The first time I heard this term was in the inlaws’ balay. I couldn’t understand why there was so much pride in the statement, “we have a dirty kitchen.” I looked around at the the kitchen, and while it was a little messy, I couldn’t use the term “dirty’ to describe it and said as much. That got quite a few laughs. Another misinterpretation by the silly kano.

The dirty kitchen of the Philippines can best be described as an outdoor kitchen, or similar to a built in barbecue. It dates way back (Spanish influence?), and in the provinces it may be the only kitchen they have. At least it is more likely to have the outdoor “dirty kitchen” then the indoor kitchen, if there is just one.

It is difficult to give a specific description of the dirty kitchen, as they come in all shapes, sizes and configurations. Most of the them are wood or coal heated, but that is not true for all. Higher end, more expensive ones, can rival anything you may see in the house. Traditional dirty kitchens were constructed of soil and/or wood. Concrete is common now on the basics ones. Tile is also used, in conjunction with other materials.

Unless you do not have the room, or the funds, I can not see why I wouldn’t want to have a dirty kitchen at my future residence in the Philippines. There are a number of reasons to posess one, but these are my main reasons:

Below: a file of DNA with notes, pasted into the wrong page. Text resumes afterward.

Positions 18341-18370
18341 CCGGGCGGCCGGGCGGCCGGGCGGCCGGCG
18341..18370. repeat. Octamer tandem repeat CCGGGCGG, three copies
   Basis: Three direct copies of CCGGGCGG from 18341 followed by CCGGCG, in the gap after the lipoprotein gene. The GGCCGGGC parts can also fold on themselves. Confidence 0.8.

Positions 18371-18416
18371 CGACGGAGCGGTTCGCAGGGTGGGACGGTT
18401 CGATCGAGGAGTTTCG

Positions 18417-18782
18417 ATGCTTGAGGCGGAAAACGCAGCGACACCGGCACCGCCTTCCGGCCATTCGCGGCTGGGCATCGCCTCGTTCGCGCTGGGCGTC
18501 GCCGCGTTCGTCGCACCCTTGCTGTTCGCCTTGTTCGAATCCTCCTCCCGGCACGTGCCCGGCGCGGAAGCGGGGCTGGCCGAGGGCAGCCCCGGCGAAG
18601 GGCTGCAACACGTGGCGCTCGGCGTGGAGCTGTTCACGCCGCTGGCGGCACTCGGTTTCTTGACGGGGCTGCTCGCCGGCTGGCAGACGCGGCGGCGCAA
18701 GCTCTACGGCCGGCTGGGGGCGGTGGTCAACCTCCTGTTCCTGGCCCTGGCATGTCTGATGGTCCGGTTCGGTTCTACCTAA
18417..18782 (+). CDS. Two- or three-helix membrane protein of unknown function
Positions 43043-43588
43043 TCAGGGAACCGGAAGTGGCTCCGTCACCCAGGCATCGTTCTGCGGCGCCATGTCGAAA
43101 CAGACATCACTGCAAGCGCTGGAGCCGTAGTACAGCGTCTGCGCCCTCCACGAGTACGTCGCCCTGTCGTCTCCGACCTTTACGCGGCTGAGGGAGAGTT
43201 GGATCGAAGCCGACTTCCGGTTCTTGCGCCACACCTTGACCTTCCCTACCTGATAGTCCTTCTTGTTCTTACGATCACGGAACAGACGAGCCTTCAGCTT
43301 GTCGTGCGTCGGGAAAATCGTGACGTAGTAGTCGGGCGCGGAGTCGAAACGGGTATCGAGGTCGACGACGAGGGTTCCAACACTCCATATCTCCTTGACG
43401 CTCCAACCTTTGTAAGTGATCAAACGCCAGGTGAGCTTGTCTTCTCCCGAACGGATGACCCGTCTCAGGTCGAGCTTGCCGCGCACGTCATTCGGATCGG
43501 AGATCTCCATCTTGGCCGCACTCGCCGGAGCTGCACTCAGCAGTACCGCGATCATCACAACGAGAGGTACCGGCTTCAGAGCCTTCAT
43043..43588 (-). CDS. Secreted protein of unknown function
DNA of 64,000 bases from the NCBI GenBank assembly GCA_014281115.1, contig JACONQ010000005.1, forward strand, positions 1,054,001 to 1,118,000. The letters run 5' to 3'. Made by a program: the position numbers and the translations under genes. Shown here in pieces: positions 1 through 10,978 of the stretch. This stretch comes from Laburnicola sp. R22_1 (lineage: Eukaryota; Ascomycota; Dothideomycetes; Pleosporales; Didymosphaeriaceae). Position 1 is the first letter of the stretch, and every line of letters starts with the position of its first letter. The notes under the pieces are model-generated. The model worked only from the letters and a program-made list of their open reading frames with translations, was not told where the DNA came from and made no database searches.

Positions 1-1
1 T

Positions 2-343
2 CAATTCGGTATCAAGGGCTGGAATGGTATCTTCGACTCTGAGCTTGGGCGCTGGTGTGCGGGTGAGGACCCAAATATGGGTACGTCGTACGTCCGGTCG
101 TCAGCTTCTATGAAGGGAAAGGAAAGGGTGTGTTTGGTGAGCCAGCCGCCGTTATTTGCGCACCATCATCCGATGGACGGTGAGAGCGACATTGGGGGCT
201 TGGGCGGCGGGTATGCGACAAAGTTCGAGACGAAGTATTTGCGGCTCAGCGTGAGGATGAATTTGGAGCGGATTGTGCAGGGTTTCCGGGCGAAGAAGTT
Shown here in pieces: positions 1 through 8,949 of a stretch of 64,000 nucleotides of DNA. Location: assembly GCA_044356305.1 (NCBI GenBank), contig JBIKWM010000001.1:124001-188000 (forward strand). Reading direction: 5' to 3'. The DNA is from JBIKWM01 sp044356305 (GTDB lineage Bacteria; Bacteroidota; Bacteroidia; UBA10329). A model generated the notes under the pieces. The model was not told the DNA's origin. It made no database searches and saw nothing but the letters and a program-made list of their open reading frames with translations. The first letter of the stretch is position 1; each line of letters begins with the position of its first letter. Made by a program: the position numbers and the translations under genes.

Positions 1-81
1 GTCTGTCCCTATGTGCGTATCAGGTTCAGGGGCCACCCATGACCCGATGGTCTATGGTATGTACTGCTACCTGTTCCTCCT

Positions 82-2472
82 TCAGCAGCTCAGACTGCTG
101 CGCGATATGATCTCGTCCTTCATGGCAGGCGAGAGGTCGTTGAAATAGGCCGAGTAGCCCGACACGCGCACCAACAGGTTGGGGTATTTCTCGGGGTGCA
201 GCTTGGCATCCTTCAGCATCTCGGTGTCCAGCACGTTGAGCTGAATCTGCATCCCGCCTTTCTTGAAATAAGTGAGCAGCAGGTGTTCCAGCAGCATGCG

Extra space

The addition of the outside dirty kitchen not only provides additional cooking space, it opens up more room within the house. The additional cooking area is especially useful for large get togethers, and parties. We all know that there will be many relatives and many occasions to celebrate, so this extra space allows for more to get done concurrently, and at the same provides another social area.

Keeping the heat out

It gets hot in the Philippines :-) Okay, you were aware of that. So obviously the less heat that you are adding to the interior of the house, the less you need to try to remove. Most cooked items can be done with the dirty kitchen, alleviating the need to fire up the stove in the house. As electricity is very expensive, this can really help with those bills. Of course you will have to buy the fuel for the dirty kitchen (probably wood for me), but that is an easy trade off in my opinion.

Keep the stink out

There are a lot of strong smelling odors emitted from the various traditional pilipino meals. Fish in particular, the dried variety especially, can be somewhat overwhelming. Given that many of the homes are quite small, and the aircon is often only run in bedrooms, you might be living with those odors for awhile. Being that I don’t eat meat, I’d prefer not to smell that all the time. Don’t get me wrong, I can and will live with it, but if there is an alternative, why not use it?

If I end up having a home built, it will certainly contain plans for a dirty kitchen. If I end up in previously constructed home, I’ll be making plans to add one, if for some reason there isn’t one already. The cost to do so can be as little or as much as you wish to make it.

Photo credit: philippinesorbust.com

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